Just in time for Father’s Day— the book Dad to Dad: Parenting Like a Pro. Written by our pediatrician colleague, Dr. David Hill, this North Carolina based Pediatrician brings a humorous, yet practical perspective on fatherhood. His book includes chapters on nontraditional parenting relationships, talking to kids about sexual development and helping your child sleep. Two Peds in a Pod is pleased to give you a sneak peek:
Dads are not good for kids just because we do the same stuff moms do. That’s not to say doing that stuff isn’t important; it’s critical! Mothers and fathers have a similar effect on their children’s moral development, social comptence, school performance, and mental health. There is a reason, after all, it takes 2 parents to make a baby, and not just because it’s more fun that way.
Probably the most accurate generalization about dads versus moms is that fathers play more. In the first 4 years of a child’s life we tend to focus on activities that involve touch and stimulation, like tickling, wrestling, and playing an airplane. It’s our job, in other words, to get kids all wound up so they won’t go to bed, to make them laugh until they pee on themselves. (Note: If this happens, be a good sport and help with the clothing change; after all, it is your fault.) During middle childhood, we’re more likely than mothers to get out and do stuff, like take walks, go fishing, or see a ball game. Are you surprised? No, you are not. You already knew that from watching sitcoms.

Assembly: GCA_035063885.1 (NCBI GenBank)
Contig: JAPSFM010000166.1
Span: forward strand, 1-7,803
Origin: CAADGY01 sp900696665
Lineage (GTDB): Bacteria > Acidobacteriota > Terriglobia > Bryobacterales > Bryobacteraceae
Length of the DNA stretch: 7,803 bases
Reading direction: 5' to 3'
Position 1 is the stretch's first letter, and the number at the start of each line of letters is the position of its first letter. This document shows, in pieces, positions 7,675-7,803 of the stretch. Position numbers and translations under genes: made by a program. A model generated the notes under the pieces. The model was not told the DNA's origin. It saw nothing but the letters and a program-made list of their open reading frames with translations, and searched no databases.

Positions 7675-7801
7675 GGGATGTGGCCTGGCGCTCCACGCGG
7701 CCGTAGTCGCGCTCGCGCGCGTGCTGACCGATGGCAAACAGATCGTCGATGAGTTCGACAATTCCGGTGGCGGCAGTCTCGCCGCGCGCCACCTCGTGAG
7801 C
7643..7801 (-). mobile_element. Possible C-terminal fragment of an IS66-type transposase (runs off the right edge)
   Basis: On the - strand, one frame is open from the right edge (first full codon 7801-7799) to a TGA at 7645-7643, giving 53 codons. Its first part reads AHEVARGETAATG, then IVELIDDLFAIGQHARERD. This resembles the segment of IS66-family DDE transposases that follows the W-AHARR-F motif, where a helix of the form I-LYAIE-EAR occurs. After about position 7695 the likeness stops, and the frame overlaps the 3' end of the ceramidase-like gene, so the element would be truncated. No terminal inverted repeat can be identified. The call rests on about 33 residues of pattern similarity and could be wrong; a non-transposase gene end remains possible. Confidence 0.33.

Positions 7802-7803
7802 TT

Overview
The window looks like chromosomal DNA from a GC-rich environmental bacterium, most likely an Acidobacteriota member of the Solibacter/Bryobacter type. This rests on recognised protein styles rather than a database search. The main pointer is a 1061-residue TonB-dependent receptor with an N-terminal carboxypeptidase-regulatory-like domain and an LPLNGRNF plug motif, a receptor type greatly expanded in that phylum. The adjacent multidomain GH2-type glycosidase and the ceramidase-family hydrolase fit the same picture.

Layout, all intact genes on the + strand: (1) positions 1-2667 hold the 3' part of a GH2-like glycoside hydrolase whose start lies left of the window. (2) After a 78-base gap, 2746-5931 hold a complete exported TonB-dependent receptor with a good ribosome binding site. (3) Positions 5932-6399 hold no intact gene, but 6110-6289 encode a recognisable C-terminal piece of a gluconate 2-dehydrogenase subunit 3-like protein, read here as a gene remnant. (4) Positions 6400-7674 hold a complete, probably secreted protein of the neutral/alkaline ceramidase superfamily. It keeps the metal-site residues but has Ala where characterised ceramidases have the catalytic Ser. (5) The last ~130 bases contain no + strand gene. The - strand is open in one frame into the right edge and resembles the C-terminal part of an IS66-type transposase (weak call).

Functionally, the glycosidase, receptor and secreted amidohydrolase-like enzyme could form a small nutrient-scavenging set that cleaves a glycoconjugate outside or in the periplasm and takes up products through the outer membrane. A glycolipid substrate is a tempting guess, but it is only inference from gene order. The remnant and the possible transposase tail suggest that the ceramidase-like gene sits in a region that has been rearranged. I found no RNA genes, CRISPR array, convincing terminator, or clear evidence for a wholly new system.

Some people might still call this a man’s world, but the corners of it devoted to child care can sometimes feel downright unfriendly to fathers. I recall times when, taking my young children to the playground, moms actually got up from a park bench where they had been talking and moved over to the next swing set. It’s possible they were just following the shade, but I couldn’t help looking around to see if my picture was stapled to a nearby utility pole.
As an involved father you might expect everyone you encounter to smile and praise you or tell you how impressed they are at what you’re doing. At times you will get this reaction. Some people seem amazed I can get my kids out of the house wearing 2 matched shoes. In fact, one of my pet peeves is when the children’s clothes clash and someone says, “Daddy must have dressed you today.” I want to look that person dead in the eye and say, “You don’t know me very well, do you? My daughter here left the house in a perfect little outfit, but she threw up on that one, and this is what was in the trunk of the car. Now stand back— she’s looking a little pale.”
David L. Hill, MD, FAAP
excerpted with permission, from Dad to Dad: Parenting like a Pro
Dr. David Hill is a pediatrician, writer and father of 3. He believes humor is essential to surviving parenthood. He has put this theory to the test at various times as a stay-at-home dad, a primary breadwinner, part of a 2-working-parent family, and a single father. He is vice president of Cape Fear Pediatrics. As a writer, Dr. Hill has composed and recorded humorous commentaries for National Public Radio’s All Things Considered and NPR affiliate WHQR. Dad to Dad: Parenting like a Pro is available at bookstores everywhere and through Independent Publishers Group and the American Academy of Pediatrics bookstore.